The Austin Chronicle

A Permanent Vacation in Palm Springs With Max Barbakow

By Richard Whittaker, July 10, 2020, 8:00am, Picture in Picture

At some point, Groundhog Day became a genre, not just a film. It's the common cultural shorthand for a cinematic time loop film, which is exactly what director Max Barbakow and writer Andy Siara weren't envisioning when they first started writing Palm Springs. Still, they inadvertently ended up made one of the best of the genre.

It wasn't just that they didn't want to follow in Bill Murray's well-worn footprints. Barbakow said, "Both of us are terrified of riding on the coattails of anything too closely."

When the pair started developing the script in 2016, it was "a bizarro form of collective therapy from our film school experience," Barbakow said. "It started as a weird version of Leaving Las Vegas in Palm Springs, where a loser goes into the desert to die and find redemption." At the same time, they were going through what so many people go through a few years after college: a summer where it feels like everyone they know is getting married - including Siara. When it came to folding that into the script, Siara's side was "super-hopeful and beautiful, and I brought the cynical side." ("Now I'm engaged and happy," the director added.) "The movie began as not a time loop movie but a way to explore these themes in an alternative package."

The science-fiction element evolved because of influences like doppelganger rom-com The One I Love, and in the story are stumbled upon by Sarah (Cristin Milioti). Forced to attend her sister's wedding at one of those fancy Palm Springs resort hotels, a day there would already feel like an eternity. That's when a weird stranger called Nyles turns up. He's tuned in to everything that's going on but also completely disinterested, which she finds out is because he's been stuck in a time loop for longer than he can remember. Unfortunately for her, now so is she, and they keep having to attend this same dumb wedding reception. Again. And again. And again.

[inset-1-right]It's the mix of character and innovative science fiction that normally in Austin would play at the indie-centric Other Worlds film fest ("There is probably a version of this movie in another multiverse playing that festival," Barbakow said), but their small project suddenly became much larger than the duo could have ever expected when they were working though their film school blues, and now is one of Hulu's midsummer prestige events. The big change to their timeline? The script ended up on the desk of Andy Samberg. "Any time Andy Samberg reads a script," Barbakow said, "you offer him the project."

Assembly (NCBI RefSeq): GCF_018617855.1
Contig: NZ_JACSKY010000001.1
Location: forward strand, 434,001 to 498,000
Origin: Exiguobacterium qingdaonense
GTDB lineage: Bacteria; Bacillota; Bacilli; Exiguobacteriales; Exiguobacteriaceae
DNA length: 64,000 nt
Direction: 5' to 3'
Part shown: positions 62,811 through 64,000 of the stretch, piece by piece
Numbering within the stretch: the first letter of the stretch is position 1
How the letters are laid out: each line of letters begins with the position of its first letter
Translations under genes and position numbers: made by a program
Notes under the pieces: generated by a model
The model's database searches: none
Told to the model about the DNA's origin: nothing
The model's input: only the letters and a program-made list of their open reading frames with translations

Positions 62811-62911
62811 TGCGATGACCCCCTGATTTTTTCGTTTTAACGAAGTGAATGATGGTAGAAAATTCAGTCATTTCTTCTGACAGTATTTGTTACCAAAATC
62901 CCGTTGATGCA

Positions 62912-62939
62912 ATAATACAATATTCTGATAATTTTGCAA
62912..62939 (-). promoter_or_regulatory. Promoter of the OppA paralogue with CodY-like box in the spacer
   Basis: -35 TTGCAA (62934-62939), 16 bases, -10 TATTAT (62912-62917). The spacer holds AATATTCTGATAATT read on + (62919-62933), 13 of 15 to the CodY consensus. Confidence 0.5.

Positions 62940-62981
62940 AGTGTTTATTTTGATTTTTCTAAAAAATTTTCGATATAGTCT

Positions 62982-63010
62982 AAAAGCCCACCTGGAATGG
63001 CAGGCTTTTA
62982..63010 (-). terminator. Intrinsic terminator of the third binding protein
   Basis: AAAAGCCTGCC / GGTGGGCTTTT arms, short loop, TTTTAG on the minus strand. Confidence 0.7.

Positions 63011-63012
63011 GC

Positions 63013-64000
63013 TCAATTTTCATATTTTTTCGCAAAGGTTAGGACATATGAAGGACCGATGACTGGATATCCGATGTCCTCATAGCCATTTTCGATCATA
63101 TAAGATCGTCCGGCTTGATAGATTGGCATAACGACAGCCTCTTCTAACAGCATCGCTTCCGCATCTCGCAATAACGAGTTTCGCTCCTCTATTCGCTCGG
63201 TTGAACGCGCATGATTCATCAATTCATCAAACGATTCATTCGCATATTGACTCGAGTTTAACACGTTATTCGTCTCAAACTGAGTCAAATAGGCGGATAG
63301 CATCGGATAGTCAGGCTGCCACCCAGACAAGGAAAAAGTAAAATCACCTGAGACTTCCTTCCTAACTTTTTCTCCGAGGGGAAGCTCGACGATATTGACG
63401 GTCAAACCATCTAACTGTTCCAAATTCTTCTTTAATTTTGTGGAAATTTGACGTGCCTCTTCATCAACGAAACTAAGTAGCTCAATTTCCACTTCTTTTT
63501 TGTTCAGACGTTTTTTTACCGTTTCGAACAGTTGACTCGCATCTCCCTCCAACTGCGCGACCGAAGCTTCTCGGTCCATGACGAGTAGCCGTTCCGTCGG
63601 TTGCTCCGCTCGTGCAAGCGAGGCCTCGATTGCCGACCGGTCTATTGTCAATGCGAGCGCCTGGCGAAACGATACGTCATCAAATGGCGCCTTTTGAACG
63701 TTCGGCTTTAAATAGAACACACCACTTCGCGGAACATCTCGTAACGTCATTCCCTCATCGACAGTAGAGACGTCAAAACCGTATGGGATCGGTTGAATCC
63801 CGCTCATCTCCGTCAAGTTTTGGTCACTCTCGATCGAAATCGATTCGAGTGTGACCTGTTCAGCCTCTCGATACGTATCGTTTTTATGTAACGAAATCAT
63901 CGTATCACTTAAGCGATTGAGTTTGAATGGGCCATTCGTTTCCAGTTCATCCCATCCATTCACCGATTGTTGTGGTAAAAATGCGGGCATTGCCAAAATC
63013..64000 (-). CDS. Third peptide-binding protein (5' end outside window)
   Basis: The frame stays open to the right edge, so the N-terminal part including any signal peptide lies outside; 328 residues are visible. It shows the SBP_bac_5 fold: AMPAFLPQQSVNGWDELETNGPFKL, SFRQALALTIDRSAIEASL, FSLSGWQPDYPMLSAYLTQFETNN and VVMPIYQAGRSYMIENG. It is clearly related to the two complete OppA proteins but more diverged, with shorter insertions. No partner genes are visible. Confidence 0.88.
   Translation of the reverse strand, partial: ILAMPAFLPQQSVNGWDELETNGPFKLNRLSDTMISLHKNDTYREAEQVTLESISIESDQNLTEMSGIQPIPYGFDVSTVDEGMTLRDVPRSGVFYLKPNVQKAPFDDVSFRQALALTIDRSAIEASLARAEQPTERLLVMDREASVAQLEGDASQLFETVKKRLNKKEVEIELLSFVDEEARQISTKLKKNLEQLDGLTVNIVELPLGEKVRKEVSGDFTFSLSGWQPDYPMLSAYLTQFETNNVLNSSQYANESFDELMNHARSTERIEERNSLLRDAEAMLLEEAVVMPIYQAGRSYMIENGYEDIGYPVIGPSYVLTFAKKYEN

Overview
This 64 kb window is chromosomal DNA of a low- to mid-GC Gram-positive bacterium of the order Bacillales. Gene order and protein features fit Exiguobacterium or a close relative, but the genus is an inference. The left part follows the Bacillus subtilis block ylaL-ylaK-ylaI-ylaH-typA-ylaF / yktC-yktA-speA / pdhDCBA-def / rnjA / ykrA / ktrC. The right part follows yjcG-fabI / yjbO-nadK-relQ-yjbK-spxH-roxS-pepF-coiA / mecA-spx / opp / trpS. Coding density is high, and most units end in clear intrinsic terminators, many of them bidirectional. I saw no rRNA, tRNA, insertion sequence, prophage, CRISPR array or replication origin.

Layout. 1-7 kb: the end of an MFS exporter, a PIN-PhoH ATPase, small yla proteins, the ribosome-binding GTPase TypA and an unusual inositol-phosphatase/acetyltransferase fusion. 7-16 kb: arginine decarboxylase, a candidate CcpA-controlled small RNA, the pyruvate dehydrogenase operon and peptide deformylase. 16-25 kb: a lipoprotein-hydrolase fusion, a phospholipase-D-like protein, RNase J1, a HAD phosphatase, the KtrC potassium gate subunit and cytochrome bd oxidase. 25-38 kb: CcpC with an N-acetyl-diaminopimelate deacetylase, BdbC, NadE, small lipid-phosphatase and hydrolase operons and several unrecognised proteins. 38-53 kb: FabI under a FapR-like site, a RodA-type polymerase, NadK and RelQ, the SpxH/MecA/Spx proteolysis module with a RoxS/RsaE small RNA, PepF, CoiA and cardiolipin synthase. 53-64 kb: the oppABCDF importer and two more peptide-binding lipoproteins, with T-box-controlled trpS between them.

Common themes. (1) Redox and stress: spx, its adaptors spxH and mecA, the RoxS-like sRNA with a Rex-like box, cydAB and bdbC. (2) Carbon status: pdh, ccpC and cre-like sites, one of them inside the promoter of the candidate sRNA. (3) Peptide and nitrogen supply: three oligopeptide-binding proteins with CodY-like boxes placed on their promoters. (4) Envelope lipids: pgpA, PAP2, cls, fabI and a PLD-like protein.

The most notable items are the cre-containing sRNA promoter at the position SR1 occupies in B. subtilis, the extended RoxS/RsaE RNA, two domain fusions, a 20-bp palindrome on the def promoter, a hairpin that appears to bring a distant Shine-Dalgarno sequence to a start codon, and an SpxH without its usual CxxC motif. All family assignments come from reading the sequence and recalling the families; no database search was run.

As long-time fans of the Lonely Island troupe (both their prodigious work ethic and expansive output), when they signed on, and Samberg took the part of Nyles, it changed the trajectory of the project. Barbakow said, "Andy said that when he read the script, that it made him laugh ... It felt relatable and accessible to him." Moreover, it highlighted a side of the actor that isn't always seen. "A little different, a little more performance-driven, driven by sadness and pathos ... We were definitely always, 'Let's make this grounded human story with these temporal mechanics.'"

The first piece of narrative discipline the Lonely Island team brought to the story was to actually tighten up how the time loop worked. At the same time, the script revisions and even final edit cut out a lot of what increasingly revealed itself to be unnecessary detail. "It's not about the mathematical equations," Barbakow said. The discussion of temporal mechanics was really a way to explore the relationship between the characters, "and that's when it gets fun."

The big breakthrough is that Sarah catches on to the time loop quickly. Why? Barbakow and the team realized that you don't need a degree in physics to know when you're in a Groundhog Day scenario. Audiences, as well as the protagonists are "narratively literate" because of the number of films and stories that have played days on repeat. "So many of them spend a lot of time explaining the physics and the rules of a loop, but it seems to me that if you're going to have a time loop movie, people know the rules and it would be a time suck to explain it."

Instead of telling, they could show, using the idea that Nyles and Sarah have eternity to waste on ridiculous pursuits. That's where another, utterly unexpected influence: Paolo Sorrentino's 2013 meditation on mundanity and creativity, The Great Beauty. Most importantly, its elaborately choreographed party scene. "The scope of our dance sequence doesn't match that," Barbakow said, "but it came from the idea of a guy who is the master of the universe, knowing everyone else's dance moves, and the speech."

The scene become an instinctual explanation of the time loop, without any pseudo-scientific technobabble, and that's what Barbakow explained as the real point of the story. "When we were working on the script, the north star was always making each other laugh, and making each other feel things."

Palm Springs is on Hulu now. See our full review here.

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